FDA has taken enforcement action — kratom products manufacturing processes should
follow FDA similar concentration guidance, and the AKA advocates for such limits. More
importantly, the FDA should publish specific standards for manufacturing for kratom

Where the Tampa Bay Times and the AKA Disagree:
▪ Using attention-grabbing headlines that are not supported by the actual data on kratom’s
role in reported deaths – like the Tampa Bay Times “Deadly Dose” – leads readers to the
false conclusion that evidence shows kratom causes deaths – when the evidence does not
show that. A headline like “Deadly Dose from Polydrug Use and Adulterated Kratom
Products” isn’t as inflammatory nor will it yield more clicks, but it is the truth.
▪ The Tampa Bay Times concludes that there are 46 deaths that are “kratom only.” Without
a standardized toxicology testing protocol, that data cannot be relied upon to support the
conclusion offered. An analysis of 15 kratom related deaths over an 8 year period where
there were 4 “kratom only” deaths in Colorado was reported in the New England Journal
of Medicine where authors determined as follows: “We further investigated the 4 deaths
that appeared to be due to mitragynine only, reviewing police investigation records for all
4 and performing comprehensive toxicology screening with high-performance liquid
chromatography with tandem mass spectrometry for the 3 cases for which residual blood
was available. In our investigation of all 15 kratom-related deaths, we determined that 14
deaths clearly involved multiple drugs. Mitragynine levels varied widely, from 16 to 4800
ng per milliliter. Residual blood was not available for confirmatory testing in the remaining
kratom-related death.” ( See )
▪ The Tampa Bay Times assessment of the unintentional drug overdose deaths where
kratom was detected does not support any credible conclusion that kratom was either the
cause or even a contributory factor in a death. If the toxicology screen were expanded, it
would show dozens of substances consumers regularly ingest that are detected, including
over-the-counter medications like cough syrup, loperamide products, energy drinks, etc.
▪ The Center for Disease Control and Prevention (“CDC”) identified this very issue in its
report on “Unintentional Drug Overdose Deaths with Kratom Detected – 27 States, July
2016-December 2017” where it found “Postmortem toxicology testing protocols were not
documented and varied among and within states.”
( See )
▪ The documentation of postmortem toxicology testing protocols is needed to further
clarify the extent to which kratom contributes to fatal overdoses. The CDC
recommendation was made in 2019 and no progress has yet been made on establishing
standard toxicology protocols. The FDA has aggressively advocated for medical examiners
to list kratom as a cause or contributor to a fatality even if kratom is just detected in a
toxicology screen.

o A proper understanding of the type and number of substances detected in the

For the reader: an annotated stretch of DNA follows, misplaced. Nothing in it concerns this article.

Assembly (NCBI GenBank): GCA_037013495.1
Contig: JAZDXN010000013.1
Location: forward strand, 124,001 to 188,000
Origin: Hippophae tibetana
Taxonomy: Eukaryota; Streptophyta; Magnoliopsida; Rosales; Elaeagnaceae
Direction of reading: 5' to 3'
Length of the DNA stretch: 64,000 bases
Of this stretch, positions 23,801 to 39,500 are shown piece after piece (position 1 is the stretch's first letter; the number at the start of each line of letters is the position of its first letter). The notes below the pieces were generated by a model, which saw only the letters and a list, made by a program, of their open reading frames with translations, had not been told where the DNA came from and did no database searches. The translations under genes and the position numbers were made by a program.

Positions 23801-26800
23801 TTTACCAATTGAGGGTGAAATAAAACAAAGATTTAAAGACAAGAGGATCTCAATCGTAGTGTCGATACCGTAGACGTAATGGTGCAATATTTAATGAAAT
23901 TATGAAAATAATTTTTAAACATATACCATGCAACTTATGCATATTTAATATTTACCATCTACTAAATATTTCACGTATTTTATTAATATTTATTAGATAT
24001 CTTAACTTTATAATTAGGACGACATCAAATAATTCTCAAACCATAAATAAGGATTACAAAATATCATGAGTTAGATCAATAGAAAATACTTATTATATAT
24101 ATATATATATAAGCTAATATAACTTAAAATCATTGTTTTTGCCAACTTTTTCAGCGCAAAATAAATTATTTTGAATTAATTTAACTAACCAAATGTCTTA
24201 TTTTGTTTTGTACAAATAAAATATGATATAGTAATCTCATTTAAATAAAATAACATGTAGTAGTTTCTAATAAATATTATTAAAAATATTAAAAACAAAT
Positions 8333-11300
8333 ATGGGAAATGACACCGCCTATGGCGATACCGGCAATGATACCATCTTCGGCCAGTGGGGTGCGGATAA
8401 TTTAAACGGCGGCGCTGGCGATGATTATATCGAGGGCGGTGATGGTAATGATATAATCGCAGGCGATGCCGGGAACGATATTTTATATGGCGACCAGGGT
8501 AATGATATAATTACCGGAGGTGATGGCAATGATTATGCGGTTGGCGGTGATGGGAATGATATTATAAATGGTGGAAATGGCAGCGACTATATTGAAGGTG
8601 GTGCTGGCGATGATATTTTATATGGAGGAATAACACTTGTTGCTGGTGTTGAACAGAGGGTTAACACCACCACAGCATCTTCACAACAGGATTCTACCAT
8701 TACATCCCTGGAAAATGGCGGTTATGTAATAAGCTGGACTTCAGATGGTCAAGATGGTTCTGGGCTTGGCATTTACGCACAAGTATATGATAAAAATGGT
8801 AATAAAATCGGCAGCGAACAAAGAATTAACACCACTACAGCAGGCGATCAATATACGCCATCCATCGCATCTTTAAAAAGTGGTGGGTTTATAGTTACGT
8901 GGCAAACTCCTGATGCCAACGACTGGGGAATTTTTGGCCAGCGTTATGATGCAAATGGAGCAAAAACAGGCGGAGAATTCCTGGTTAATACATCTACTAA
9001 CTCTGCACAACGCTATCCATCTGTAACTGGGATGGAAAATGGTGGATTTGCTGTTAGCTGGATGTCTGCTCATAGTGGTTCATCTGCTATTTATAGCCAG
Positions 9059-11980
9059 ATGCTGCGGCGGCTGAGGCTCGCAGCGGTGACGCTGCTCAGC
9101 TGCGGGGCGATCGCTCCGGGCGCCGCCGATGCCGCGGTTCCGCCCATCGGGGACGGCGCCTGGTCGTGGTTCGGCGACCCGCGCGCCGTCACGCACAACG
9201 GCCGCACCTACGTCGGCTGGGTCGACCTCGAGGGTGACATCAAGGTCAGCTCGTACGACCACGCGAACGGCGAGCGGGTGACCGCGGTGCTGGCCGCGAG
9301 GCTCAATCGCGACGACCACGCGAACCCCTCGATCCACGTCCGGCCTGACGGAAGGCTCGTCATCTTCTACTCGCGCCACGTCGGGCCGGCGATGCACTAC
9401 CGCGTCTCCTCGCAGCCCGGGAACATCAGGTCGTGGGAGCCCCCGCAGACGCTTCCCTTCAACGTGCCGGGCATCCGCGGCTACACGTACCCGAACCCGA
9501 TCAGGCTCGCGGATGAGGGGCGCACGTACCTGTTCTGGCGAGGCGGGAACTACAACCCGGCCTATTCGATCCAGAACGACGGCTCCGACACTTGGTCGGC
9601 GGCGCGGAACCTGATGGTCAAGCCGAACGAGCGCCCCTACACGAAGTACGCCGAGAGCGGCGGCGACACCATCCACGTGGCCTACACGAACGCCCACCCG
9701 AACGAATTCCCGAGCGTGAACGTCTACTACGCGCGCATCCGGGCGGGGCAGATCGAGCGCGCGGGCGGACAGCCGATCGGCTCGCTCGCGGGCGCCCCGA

postmortem toxicology screens of decedents would allow for the identification of
substances that actually cause a death and, importantly, exclude substances that
do not. The CDC report showed that in death cases where kratom was found in a
toxicology screen, fentanyl and fentanyl analogs were listed as the “cause of death
for 65.1% of kratom-positive decedents and 56.0% of kratom-involved decedents.”
o Heroin was the second most frequent substance listed as the cause of death in
kratom positive decedents at 32.9%; benzodiazepines at 22.4%; prescription
opioids at 19.7%; and cocaine at 18.4%.
o Under current protocols, multiple substances can be listed as a cause of death,
therefore the substances are not mutually exclusive and a primary cause need not
be identified. However, the potentially deadly toxicity profiles of fentanyl, heroin,
benzodiazepines, prescription opioids, and cocaine are well-documented in
published literature whereas the toxicity of kratom is not.
▪ The entire premise of the Tampa Bay Times investigation relies on the deeply flawed
claims of the FDA that kratom is dangerous. Former HHS Assistant Secretary of Health Dr.
Brett Giroir reviewed the FDA’s petition to include kratom’s constituents as Schedule I
substances under the Controlled Substances Act and concluded the “FDA’s
recommendation was rejected b/c of embarrassingly poor evidence & data, and a failure
to consider the overall public health.”
( See )
▪ The AKA believes that public policy on kratom should be set by science, not the opinions
of the AKA or the FDA – or any other party who relies on the FDA’s deeply flawed and
embarrassingly poor evidence and data.
▪ The AKA advocates for responsible regulation an reiterates the call for the FDA to Do Their
Actual Job!
The American Kratom Association (AKA), a consumer-based, nonprofit organization, focuses on setting the record
straight about kratom and gives a voice to those who are suffering by protecting their rights to possess and
consume safe and natural kratom. AKA represents millions of Americans, each of whom has a unique story to tell
about the virtues of kratom and its positive effects on their lives.
For more information, visit, or Follow
them on Twitter (@TheKratomAssn), Facebook (